Given the backbreaking demands currently placed on American forces around the world, the U.S. military’s significant humanitarian response efforts in Haiti have been extraordinary. This response has been led by the frequently forgotten fifth member of the U.S. Armed Forces: the U.S. Coast Guard. Yet despite its vital contribution to homeland defense and international security, the Coast Guard’s future ability to respond to maritime crises is at risk, and the pending President’s budget request will hasten the fleet’s decline. The fiscal year (FY) 2011 President’s budget request would send this service—which is at a turning point—in the wrong direction and allow it to hollow out more quickly.
Coast Guard Commandant Admiral Thad Allen is preparing to accept reduced readiness levels in order to modernize the service’s assets, yet this either/or approach is unacceptable. Instead, Congress must remedy the operational gap exposed by the President’s budget request and address the funding modernization shortfalls facing the Coast Guard this year, particularly those for icebreakers, cutters, medium response boats, and patrol aircraft. Congress must also consider the President’s budget-driven personnel cuts and seek to free up funds elsewhere in order to avoid dramatic endstrength reductions.
Coast Guard’s Rapid Response Capability Threatened
It is unfathomable that in the ninth year of a global war, with forces deployed on multiple fronts, the world’s best coast guard is budgeted to lose nearly 1,000 personnel, five cutters, and several helicopters and aircraft. While the platforms slated for retirement are indeed old, the problem is that there is no plan to replace the already modest fleet on a one-for-one basis. Inadequate resources will increase the operational risk to Coast Guardsmen and delay the time and ability of the service to respond to the nation’s needs. If enacted, the President’s 2011 budget request would reduce the Coast Guard’s blue water fleet by a full one-third at a time the nation is asking these men and women to do more with less.
When viewed through the lens of the post–Cold War drawdown of the 1990s, the Coast Guard appeared to be operating in a position of strength—until now. Out of necessity, the Coast Guard had grown to its largest size since World War II and had become the lead operational agency in the Department of Homeland Security (DHS). The days of being an orphan agency, as the Coast Guard was throughout its tenure in the highway-centric Department of Transportation, were supposed to be over.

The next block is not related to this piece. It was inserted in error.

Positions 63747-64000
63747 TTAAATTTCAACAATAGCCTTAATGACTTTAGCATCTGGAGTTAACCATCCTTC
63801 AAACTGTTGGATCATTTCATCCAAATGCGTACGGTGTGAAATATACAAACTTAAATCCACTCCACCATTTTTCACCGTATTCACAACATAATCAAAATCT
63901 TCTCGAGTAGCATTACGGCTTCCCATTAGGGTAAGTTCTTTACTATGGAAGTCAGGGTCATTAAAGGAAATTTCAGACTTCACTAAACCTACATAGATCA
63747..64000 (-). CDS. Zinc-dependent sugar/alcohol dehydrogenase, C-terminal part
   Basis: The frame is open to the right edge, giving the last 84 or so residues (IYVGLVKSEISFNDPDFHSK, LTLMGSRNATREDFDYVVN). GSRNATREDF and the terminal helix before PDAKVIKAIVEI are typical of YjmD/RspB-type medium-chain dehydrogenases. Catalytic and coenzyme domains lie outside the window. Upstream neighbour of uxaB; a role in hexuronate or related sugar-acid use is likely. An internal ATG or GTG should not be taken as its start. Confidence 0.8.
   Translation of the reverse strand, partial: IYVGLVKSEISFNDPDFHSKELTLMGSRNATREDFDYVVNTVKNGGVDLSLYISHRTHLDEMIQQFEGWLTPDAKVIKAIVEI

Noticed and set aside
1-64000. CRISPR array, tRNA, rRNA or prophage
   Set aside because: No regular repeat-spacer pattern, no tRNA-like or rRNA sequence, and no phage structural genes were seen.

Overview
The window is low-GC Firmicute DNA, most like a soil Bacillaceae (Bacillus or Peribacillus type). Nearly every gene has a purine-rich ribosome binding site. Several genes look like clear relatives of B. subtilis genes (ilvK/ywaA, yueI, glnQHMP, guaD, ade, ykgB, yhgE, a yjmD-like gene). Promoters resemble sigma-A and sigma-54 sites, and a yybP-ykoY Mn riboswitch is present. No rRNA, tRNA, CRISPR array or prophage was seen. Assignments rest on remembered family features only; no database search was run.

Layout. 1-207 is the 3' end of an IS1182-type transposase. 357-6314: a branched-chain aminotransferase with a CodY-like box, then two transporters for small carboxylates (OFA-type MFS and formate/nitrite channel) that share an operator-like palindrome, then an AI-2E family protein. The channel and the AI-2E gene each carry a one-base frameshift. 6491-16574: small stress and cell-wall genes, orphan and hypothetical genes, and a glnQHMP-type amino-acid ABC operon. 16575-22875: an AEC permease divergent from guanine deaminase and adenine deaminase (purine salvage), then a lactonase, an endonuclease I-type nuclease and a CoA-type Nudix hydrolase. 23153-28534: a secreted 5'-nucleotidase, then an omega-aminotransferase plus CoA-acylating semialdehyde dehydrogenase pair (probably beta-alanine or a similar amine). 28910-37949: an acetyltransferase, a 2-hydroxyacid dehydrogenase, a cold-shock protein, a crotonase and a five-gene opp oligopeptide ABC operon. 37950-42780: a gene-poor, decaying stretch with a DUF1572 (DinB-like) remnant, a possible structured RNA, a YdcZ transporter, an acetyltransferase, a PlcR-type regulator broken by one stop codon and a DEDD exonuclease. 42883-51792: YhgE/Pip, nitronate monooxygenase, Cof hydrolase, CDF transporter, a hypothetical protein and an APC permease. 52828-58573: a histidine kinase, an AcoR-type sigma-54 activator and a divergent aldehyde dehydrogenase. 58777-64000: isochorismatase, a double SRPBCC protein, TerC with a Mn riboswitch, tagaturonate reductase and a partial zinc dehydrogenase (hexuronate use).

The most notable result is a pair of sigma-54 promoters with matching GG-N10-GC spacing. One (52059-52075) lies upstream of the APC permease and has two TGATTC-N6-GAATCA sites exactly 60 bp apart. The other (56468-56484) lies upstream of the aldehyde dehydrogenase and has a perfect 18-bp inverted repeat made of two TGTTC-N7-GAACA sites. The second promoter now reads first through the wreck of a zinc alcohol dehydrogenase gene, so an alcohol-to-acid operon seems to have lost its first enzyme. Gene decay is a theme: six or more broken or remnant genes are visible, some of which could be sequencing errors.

The trend of a prominent Coast Guard as a leader within DHS is reversing in this Administration. One of the glaring omissions from the Quadrennial Homeland Security Review—a long-term strategy document—was the Coast Guard, which received little mention.
Even with the Coast Guard’s substantial growth due to its increased demands in a post-9/11 era, this critical service was still taking on water. Nowhere has this been more evident than in the Coast Guard’s response to the devastating January earthquake in Haiti. Like after Hurricane Katrina, Coast Guard cutters and aircraft were the first ones on scene, arriving at dawn the day after the disaster. The Coast Guard’s agility reaped huge dividends in the eyes of desperate Haitians and U.S. taxpayers who wanted their tax dollars to help their Caribbean neighbors. However, the rest of the story tells otherwise.
In his final State of the Coast Guard Address as Commandant, Admiral Allen reported, “Of the 12 major cutters assigned to Haiti relief operations, 10, or 83 percent, suffered severe emission affecting casualties. Two were forced to return to port for emergency repairs, and one proceeded to an emergency dry dock.” The decrepit state of the Coast Guard fleet caused the service to divert air power from rescue operations to deliver spare parts.